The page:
Thursday, May 23, 2013

Grand Ole Opry 5/24 & 5/25

As we move into Memorial Day weekend, the Grand Ole Opry has posted the line-ups for the two shows this weekend. The highlights are appearances both nights by Opry members Vince Gill and Steve Wariner, both of whom are hosting segments. Joining them on Friday night will be guest artists Eric Paslay and Andrew Peterson, on what is looking like a pretty thin night with just 10 acts scheduled.

Saturday night's Grand Ole Opry, in addition to Vince and Steve, will feature guest artists Billy Dean, Mark Wills and Ayla Brown. In the case of Ayla, this will be her first appearance at the Opry and what is of interest to me is that she is a former NCAA Women's basketball star, playing at Boston College in the Big East Conference. Saturday is also a little on the thin side with 11 acts scheduled, but in looking at both nights, I think there is the possibility of one more act being added in the final segment each night. We shall see.

Friday May 24:
7:00: John Conlee (host); Eric Paslay; Mike Snider
7:30: Riders In The Sky (host); Jim Ed Brown; Andrew Peterson
8:15: Steve Wariner (host); George Hamilton IV
8:45: Vince Gill (host); Bobby Osborne & The Rocky Top X-Press

Saturday May 25:
7:00: Jeannie Seely (host); Billy Dean; Jimmy C Newman
7:30: Steve Wariner (host); Mike Snider; Mark Wills
8:15: John Conlee (host); Jan Howard; Ayla Brown; Opry Square Dancers
8:45: Vince Gill (host); Jesse McReynolds

Now it is time for this's week's look back at past Opry line-ups. For this one I go back 64 years, to Saturday May 28, 1949. I picked this line-up from my file because it features the great Mac Wiseman, who on May 23 celebrated his 88th birthday. He is one of the true legends in the business, and while I am not 100% sure on this fact, I believe that he, along with Jimmy Dickens, are the only 2 performers on this show that are still alive today. One show that night, as usual for that time period.

7:30: American Ace Coffee
Roy Acuff (host): Please Stay Home With Me
Tommy Magness: Mulberry Gap
Dot & Smokey: Picture On The Wall
Jimmy Riddle: Rubber Dolly
Roy and Pete: Branded Wherever I Go
Uncle Dave: Tennessee Farmer
Jug Band: A Little Birdie Told Me
Roy Acuff: Thank God
Joe Zinkas: Corina
Dot & Smokey: Blue Eyes Crying In The Rain
Oswald: The Girls I Love Don't Pay Me No Mind

8:00: Purina Show
Cowboy Copas (host): Tragic Romance
Lonzo & Oscar: My Little Indian Maid
Cowboy Copas: It's Wrong To Love You Like I Do
Lazy Jim Day: Singing The Blues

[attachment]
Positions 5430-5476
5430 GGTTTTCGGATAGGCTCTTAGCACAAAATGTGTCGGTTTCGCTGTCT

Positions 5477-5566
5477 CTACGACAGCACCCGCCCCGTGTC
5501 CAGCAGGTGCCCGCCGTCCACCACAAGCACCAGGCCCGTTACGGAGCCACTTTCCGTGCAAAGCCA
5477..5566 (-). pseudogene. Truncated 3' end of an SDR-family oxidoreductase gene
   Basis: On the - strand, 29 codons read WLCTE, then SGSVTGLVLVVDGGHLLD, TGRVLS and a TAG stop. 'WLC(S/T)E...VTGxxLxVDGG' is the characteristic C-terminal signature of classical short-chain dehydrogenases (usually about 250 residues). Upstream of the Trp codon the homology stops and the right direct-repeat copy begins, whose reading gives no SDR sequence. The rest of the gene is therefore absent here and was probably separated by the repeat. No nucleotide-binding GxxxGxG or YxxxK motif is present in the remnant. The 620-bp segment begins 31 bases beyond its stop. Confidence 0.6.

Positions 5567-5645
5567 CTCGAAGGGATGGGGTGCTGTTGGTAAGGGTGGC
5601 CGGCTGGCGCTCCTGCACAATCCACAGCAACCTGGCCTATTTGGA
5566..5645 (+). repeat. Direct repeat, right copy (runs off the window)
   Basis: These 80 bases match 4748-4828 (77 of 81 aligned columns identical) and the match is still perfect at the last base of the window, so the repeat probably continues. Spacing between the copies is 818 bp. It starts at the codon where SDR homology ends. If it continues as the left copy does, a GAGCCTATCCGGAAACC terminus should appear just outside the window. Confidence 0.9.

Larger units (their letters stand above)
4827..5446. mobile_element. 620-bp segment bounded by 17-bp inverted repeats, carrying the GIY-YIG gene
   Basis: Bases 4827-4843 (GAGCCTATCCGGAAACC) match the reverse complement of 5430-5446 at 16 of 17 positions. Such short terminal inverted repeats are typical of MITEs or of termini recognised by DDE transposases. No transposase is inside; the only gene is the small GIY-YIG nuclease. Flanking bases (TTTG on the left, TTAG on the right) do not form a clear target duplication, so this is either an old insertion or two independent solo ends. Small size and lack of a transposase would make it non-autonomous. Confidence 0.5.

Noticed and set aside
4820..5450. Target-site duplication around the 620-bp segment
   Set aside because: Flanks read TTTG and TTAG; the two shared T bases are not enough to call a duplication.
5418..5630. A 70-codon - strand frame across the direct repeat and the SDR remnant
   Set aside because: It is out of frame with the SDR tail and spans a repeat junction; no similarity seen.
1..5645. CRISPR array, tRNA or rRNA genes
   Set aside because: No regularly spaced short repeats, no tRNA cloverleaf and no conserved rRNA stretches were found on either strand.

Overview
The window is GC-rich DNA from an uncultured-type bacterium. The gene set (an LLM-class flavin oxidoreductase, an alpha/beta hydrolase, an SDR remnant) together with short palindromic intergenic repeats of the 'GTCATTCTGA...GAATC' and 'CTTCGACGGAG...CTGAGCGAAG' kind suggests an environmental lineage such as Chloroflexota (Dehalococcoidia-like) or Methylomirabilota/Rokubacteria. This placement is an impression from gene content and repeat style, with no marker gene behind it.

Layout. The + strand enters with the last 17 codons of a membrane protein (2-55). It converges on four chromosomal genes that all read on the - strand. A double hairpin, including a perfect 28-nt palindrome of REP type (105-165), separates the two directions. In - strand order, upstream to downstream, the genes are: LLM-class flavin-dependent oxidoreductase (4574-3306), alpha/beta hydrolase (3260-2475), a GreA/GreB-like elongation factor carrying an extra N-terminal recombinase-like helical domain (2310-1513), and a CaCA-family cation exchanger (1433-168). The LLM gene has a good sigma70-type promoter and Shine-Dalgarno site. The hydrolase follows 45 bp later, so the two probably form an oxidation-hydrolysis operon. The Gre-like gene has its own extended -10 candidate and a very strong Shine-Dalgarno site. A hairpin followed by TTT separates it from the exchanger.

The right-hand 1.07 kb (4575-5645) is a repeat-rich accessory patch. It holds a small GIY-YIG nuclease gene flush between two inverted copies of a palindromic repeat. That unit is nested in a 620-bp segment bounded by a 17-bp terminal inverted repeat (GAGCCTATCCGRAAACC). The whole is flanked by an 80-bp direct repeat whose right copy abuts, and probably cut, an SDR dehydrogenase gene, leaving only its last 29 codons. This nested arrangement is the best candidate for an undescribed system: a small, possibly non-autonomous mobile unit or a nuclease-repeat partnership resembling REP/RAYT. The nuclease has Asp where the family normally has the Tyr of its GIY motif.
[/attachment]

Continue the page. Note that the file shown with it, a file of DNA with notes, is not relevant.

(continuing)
Blue Grass Quartet: Remember The Cross
Possum Hunters: Off To Charleston
Cowboy Copas: I Love To Tell The Story
Red Heron: Chuck Old Hen

8:30: Prince Albert
Red Foley (host): Home In San Antone
Milton Estes: Keep A Talking Baby
Wally Fowler: The Hallelujah Song
Red Foley: No Tears In Heaven
Old Hickory Quartet: Home On The Range
Zeb Turner: To Be Announced
Red Foley: Born To Lose
Minnie Pearl: Gags
Square Dance: Ida Red

9:00: Royal Crown Cola
Crook Brothers: Green Back Dollar
Roy Acuff (host): Wabash Cannon Ball
Jamup & Honey: Gags
Jimmy Riddle: I'm Looking Over A Four Leaf Clover
George Morgan: Please Don't Let Me Love You
Jug Band: Camptown Races
Uncle Dave: Going Back To Dixie
Rachel & Oswald: Little Pal
Roy Acuff: Where The Soul Never Dies
George Morgan: The Gods Were Angry With Me
Tommy Magness: Wake Up Susan

9:30: Warren Paint
Lew Childre: Hang Out The Front Door Key
Ernest Tubb (host): The First Year Blues
String Beans: Crazy War
Jimmy Dickens: Cold Tater
Robert Lunn: Crawdad Song
Ernest Tubb: I Believe I'm Entitled To You
Mel & Stan: Whispering Now
Jimmy Dickens: Pennies For Papa
Fruit Jar Drinkers: Bile Them Cabbage Down
Ernest Tubb: I Hung My Head And Cried

10:00: Wallrite
Bill & Don: Molly And Ten Brooks
Lew & String: Maple On The Hill
Mack Wiseman: Six More Miles
Blue Grass Quartet: Shine Hallelujah Shine
Trio: Blue Eyes Crying In The Rain

10:15: Gaylark
Roy Acuff (host): Have You Ever Been Lonely
Uncle Dave: Good Bye My Honey
Roy Acuff: Poem
Roy & Gang: Glory Bound Train
Tommy Magness: Up Jumped The Devil

10:30: Royal Flour
Milton Estes (host): Wish I Had A Nickel
Jimmy Dickens: John Henry
Jmimy Selph: Beautiful Moonbeams
Milton Estes: Give Me Your Hand

10:45: Dr. Le Gear
Cowboy Copas (host): Package Of Lies Tied In Blue